• What is the feedback from current and past students? Are their alumni working in similar roles and establishments to the ones you aspire to? If this information is scarce, outdated or mostly negative, this may not be the school for you.
  • Does the school have a good rapport with local restaurants and does it offer its students hands-on practical experience?
  • What is the experience and caliber of the faculty staff? Do they inspire creativity, encourage learning and what do they bring to the table in terms of know-how?

Taking up a new role

The career trajectory of a chef usually goes something like this:

  1. Commis Chef
  2. Chef de Partie
  3. Sous Chef
  4. Head Chef and Executive Chef

Assuming that you are striving for the highest post, you will have to carefully map out your journey to get there. However, you shouldn’t let being strategic overshadow the importance of fostering good relationships and building up an appropriate length of work experience in any given kitchen.

Learn to be a ChefIt can be tricky deciding on the best time to spread your wings and move on to a higher level position. Your next step will largely be determined by your abilities and experience.

Unless you have been taking on contract work, your resume or CV needs to demonstrate that you are, above all else, reliable.

In an industry that demands a lot of dedication, employers will not be keen to invest training hours into someone who flits from one establishment to another every year or couple of months. Particularly while you are in the beginning stages of your career – commis chef, chef de partie – don’t scrimp on the opportunity to hone your skills and master your craft.

As you assume more responsibility in roles such as sous chef and, eventually, executive chef, you will begin to seek out positions that offer either better pay and working conditions or more opportunities for creative expression. Either way, you will have to commit to at least two years in a new kitchen to establish yourself and make a worthwhile investment in your career progress.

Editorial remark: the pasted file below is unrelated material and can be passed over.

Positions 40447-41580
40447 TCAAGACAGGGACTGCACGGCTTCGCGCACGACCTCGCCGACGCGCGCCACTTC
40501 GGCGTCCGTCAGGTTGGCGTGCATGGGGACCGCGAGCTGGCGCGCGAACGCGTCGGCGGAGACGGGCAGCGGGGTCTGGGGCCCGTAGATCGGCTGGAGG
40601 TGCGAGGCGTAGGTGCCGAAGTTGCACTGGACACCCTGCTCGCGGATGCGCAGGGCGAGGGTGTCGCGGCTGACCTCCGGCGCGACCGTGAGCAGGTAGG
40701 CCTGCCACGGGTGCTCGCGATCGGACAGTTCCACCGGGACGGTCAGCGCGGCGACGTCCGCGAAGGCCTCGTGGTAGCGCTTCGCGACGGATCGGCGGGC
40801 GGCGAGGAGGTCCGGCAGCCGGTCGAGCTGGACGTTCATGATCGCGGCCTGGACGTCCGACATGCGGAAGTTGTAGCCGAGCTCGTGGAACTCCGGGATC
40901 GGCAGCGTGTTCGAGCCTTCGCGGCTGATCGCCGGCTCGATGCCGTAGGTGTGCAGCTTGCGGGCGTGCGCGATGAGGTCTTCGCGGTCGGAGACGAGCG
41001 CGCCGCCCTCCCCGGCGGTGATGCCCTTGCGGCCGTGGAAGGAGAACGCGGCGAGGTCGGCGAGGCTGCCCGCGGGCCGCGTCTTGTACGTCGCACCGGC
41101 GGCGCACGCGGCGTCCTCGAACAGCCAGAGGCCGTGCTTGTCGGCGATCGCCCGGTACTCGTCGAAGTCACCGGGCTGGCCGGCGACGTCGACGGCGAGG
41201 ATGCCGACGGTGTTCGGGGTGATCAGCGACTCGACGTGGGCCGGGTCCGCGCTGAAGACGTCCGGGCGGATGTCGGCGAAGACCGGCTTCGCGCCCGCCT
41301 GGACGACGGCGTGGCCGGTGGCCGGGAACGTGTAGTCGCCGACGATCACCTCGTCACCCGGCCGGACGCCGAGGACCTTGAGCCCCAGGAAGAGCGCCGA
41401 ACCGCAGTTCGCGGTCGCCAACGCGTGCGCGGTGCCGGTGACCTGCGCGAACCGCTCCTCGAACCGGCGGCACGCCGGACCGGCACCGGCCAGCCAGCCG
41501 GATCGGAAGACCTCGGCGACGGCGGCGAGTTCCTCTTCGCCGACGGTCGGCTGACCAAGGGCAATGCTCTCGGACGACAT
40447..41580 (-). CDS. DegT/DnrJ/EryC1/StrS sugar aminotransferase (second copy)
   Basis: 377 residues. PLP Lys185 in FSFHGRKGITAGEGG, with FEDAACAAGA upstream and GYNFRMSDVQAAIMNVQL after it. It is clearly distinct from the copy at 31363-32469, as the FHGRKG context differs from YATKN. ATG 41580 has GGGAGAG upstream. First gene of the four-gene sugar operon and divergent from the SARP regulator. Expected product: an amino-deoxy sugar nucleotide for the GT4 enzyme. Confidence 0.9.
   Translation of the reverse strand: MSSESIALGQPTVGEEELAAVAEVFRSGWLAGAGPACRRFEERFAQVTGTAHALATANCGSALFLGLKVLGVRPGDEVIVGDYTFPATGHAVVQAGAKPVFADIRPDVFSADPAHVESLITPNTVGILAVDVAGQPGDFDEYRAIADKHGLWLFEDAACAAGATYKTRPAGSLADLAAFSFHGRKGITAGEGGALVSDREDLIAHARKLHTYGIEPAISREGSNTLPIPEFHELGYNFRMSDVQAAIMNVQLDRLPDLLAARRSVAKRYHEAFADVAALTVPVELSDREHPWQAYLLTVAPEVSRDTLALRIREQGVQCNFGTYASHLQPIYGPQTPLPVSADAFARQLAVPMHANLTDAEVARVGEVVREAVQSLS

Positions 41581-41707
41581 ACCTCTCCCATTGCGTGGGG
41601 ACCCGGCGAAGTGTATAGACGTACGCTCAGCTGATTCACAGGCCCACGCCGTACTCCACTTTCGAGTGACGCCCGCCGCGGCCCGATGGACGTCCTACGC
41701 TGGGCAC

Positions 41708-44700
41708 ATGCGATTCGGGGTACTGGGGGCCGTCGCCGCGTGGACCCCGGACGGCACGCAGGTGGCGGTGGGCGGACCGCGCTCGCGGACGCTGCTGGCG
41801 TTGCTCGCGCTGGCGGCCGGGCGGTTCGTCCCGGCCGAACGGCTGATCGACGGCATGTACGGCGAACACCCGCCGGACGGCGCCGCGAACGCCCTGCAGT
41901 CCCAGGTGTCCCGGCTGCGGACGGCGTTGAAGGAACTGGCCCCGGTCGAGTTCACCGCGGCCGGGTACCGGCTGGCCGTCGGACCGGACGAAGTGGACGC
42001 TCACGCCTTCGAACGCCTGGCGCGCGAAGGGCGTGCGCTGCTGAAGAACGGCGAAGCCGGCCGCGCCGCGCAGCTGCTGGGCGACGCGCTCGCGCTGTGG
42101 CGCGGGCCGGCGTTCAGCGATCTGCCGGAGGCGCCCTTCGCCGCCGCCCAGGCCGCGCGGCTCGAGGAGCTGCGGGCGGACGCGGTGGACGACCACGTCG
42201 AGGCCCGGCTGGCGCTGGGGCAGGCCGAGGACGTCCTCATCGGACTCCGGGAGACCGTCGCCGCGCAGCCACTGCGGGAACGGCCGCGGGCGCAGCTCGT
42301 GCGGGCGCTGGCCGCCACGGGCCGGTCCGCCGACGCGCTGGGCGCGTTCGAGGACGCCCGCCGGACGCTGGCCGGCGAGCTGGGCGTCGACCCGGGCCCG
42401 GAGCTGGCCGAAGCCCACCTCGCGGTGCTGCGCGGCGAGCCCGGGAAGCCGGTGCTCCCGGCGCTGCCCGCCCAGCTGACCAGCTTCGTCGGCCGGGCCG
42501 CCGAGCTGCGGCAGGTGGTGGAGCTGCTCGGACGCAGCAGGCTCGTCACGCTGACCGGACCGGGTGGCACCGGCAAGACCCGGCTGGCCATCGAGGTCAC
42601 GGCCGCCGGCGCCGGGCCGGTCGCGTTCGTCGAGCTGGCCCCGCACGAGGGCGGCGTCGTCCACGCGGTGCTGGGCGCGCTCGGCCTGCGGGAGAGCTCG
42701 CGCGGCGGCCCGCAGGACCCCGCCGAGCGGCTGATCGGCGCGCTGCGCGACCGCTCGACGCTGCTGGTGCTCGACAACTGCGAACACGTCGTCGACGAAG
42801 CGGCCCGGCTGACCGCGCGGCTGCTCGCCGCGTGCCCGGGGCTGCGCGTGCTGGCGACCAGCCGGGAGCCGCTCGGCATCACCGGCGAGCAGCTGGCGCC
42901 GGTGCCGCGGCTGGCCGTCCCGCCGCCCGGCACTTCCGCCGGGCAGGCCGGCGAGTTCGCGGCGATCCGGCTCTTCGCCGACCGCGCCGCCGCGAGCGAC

With all of this in mind, it’s also crucial to recognize when you are being siloed and move on before your name becomes too synonymous with one kind of restaurant, cuisine or level of capability. Growth is key to self-fulfillment, and you will have to choose wisely when accepting new positions or preferring to stay where you are.

What are the essential tips to successfully integrating into a new kitchen?

  • Camaraderie is a word that often bounces around in the culinary vernacular. That’s probably because jobs in this industry genuinely require a one for all and all for one mentality. All roles are usually interdependent and directly affect the stress levels of one another. Being able to communicate and anticipate the needs of everyone, from the kitchen to front of house staff is essential.
  • When you start your new role, tread carefully before beginning to enforce your ideas, opinions and suggestions on how you think things should be done. Study your co-workers and superiors; anticipate when they might need your help and establish yourself as an approachable, trustworthy member of the team. Every kitchen will have its own personality, idiosyncrasies and best practices – you don’t want to rub anyone the wrong way by harping on about how you did things at your previous job.
  • Ultimately, the best advice when taking on a new role is to remind yourself of your goals and where you’d like to be in the future; then, align your intentions with your actions and be willing and open to learning at every level.

It’s not just about the destination

When choosing to work in this business, you need to really know what drives and motivates you. Negativity and poor work ethic can really destroy a kitchen and, ultimately, the establishment that kitchen caters to.

If you are passionate about working with food, the best way to find the most effective starting point for you is to get experience. Whether it’s through volunteering, taking on a low-level kitchen job or a short course, getting a taste for the environment is key.

Knowing how you learn and what drives you will help you to determine whether advanced training or learning on the job will be a more productive option for you. What matters most is that you choose a path which will keep you inspired but also present you with the opportunities to grow.